The glossy website for the African Oil Summit in London last week called the event “Africa’s premier global energy conference”. Partners included some of the biggest international oil companies such as BP, Shell, Eni, E.on and Total.
A Go Fund Me page has been created to help the widows of four Ogoni whose husbands were murdered by the Nigerian military back in 1995, along with the writer Ken Saro-Wiwa. The widows finally gave up their decades-long legal struggle against Shell last year and are in desperate financial straits. Please help them.
The new briefing, titled ”Investing in Disaster”, exposes the countries and companies that have approved the most new oil and gas extraction in 2022, and that could be responsible for major expansion through 2025.
The briefing reveals that new oil and gas production approved to date in 2022 and at risk of approval over the next three years could cumulatively lock in 70 billion tonnes (Gt) of new carbon pollution. This is equivalent to almost two years’ worth of global carbon emissions from energy at current levels, 17 percent of the world’s remaining 1.5°C carbon budget, or the lifecycle emissions of 468 coal power plants.
Its that time of year again with the annual UN climate meeting, called the conference of the Parties, or COP, just a couple of weeks away. This year’s meeting, COP27, will take place from 6-18 November 2022 at the luxury resort of in Sharm el-Sheikh in Egypt.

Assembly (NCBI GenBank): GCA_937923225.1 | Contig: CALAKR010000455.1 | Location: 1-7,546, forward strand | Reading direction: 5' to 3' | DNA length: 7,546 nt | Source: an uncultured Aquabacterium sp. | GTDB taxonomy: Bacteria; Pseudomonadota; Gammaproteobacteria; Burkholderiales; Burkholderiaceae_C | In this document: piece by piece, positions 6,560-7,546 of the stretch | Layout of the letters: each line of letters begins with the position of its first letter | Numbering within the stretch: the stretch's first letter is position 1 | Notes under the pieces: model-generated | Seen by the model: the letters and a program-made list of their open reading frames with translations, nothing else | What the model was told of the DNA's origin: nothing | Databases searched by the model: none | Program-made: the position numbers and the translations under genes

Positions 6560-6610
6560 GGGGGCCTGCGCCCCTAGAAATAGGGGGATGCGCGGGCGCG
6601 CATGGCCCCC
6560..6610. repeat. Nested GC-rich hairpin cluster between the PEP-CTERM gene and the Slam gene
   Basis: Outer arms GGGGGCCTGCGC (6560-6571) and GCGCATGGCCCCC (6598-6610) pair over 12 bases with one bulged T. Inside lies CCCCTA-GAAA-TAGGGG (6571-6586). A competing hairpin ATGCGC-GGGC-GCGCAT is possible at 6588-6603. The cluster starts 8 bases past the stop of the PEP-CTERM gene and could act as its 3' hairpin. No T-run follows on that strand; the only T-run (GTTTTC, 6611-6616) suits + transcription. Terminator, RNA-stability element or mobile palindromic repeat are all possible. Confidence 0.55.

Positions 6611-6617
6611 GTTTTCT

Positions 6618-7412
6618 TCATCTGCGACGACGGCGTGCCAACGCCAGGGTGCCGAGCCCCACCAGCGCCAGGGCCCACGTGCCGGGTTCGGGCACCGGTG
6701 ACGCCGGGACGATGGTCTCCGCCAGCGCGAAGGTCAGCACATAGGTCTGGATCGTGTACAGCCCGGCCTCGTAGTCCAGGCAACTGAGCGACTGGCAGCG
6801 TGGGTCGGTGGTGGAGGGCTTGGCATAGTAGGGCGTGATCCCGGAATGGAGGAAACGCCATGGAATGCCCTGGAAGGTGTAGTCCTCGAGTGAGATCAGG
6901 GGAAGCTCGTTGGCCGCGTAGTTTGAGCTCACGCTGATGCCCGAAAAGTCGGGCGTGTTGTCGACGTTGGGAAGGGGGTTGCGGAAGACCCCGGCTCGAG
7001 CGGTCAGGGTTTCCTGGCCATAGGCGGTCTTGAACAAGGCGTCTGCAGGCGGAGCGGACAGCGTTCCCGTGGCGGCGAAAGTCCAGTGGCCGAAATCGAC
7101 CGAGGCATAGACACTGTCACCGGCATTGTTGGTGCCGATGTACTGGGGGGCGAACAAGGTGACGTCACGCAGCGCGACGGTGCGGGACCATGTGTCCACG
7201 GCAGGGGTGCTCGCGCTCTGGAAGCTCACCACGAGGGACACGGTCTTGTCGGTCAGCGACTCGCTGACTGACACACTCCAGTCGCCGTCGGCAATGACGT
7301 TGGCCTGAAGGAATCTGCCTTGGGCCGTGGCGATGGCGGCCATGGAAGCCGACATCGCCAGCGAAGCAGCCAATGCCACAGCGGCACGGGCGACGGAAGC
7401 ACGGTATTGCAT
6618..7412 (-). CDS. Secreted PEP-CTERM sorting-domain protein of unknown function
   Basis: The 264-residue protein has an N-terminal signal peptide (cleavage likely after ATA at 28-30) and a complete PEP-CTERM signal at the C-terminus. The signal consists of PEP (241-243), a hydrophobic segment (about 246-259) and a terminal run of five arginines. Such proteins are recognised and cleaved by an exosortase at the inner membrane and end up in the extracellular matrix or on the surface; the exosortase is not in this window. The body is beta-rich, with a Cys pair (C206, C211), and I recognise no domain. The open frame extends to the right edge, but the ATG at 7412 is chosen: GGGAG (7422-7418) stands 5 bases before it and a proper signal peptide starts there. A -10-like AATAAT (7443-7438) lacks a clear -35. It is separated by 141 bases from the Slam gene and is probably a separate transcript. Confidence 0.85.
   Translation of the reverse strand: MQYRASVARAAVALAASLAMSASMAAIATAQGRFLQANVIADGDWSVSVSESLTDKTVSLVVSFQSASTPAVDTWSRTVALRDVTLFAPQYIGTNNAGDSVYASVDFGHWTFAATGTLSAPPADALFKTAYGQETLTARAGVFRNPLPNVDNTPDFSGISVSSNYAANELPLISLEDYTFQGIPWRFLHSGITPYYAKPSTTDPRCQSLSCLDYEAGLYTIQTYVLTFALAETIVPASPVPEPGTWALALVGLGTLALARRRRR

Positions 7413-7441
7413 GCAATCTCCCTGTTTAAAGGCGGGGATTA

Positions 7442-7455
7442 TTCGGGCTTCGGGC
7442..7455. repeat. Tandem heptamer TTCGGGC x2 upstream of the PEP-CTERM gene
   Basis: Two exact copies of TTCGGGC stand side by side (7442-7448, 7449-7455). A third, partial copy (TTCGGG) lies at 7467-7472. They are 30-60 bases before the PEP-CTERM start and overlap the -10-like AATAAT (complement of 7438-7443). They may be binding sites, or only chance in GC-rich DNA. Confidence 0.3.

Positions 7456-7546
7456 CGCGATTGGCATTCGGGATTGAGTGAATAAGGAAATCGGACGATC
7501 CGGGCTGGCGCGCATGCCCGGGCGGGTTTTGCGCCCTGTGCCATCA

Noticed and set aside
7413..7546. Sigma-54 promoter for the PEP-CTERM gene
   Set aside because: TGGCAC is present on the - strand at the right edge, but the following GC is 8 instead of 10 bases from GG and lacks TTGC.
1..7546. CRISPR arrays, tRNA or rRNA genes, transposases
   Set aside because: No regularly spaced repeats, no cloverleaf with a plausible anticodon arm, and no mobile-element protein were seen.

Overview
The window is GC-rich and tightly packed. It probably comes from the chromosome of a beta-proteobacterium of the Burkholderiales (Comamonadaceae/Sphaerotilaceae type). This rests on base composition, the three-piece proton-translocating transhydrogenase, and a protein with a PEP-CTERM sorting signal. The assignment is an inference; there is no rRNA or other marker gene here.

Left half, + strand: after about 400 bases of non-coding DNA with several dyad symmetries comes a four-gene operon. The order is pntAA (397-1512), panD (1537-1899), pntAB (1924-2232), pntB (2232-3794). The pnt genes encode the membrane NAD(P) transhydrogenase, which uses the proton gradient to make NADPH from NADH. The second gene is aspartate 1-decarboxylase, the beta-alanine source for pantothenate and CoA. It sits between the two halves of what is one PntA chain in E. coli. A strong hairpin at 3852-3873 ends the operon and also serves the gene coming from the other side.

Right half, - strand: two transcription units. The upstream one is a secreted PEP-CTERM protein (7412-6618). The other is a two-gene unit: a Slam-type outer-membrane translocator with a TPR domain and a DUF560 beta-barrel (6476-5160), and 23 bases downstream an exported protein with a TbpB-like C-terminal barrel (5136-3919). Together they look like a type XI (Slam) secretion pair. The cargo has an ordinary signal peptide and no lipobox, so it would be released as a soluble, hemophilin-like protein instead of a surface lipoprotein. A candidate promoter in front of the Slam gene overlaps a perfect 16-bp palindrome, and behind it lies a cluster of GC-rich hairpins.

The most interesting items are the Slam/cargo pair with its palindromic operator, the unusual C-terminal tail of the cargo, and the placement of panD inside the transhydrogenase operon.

Since May 2021, Shell has expressed interest to develop ten new oil and gas extraction assets, which could lock in additional CO2 pollution (325 million metric tonnes) two times greater than the Netherlands’ total CO2 emissions in 2021.
Despite the ongoing climate crisis, Shell continues to develop new oil and gas assets. Since the Dutch court ruling in May 2021, Shell has made definitive investments in 10 assets, which once burned will result in 325 million metric tonnes of CO2 emissions. Shell also co-owns more than 750 untapped oil and gas assets, which would amount to 4.3 billion metric tonnes of extra CO2 emissions, 30 times more than the total emissions from the Netherlands in 2021.
This morning in the luxurious Plaza Hotel in Brussels, many of the world top oil firms assembled for a conference on “Go Net Zero Energy.” But newly released internal documents reveal that Big Oil messaging on climate change and net zero are based on spin and “deception”.
The history of Shell on the African continent is wrapped in a vortex of controversy that stretches back decades. However, last week, in a significant victory, a High Court in South Africa ruled that Shell’s exploration right to conduct seismic surveys on the so-called “Wild Coast” of the country was granted unlawfully.
The amounts are obscene. They are mindboggling. This is profit-making like you have never seen it before. It is also profiteering from war or price goughing at our expense. Big Oil is making billions off the misery of millions.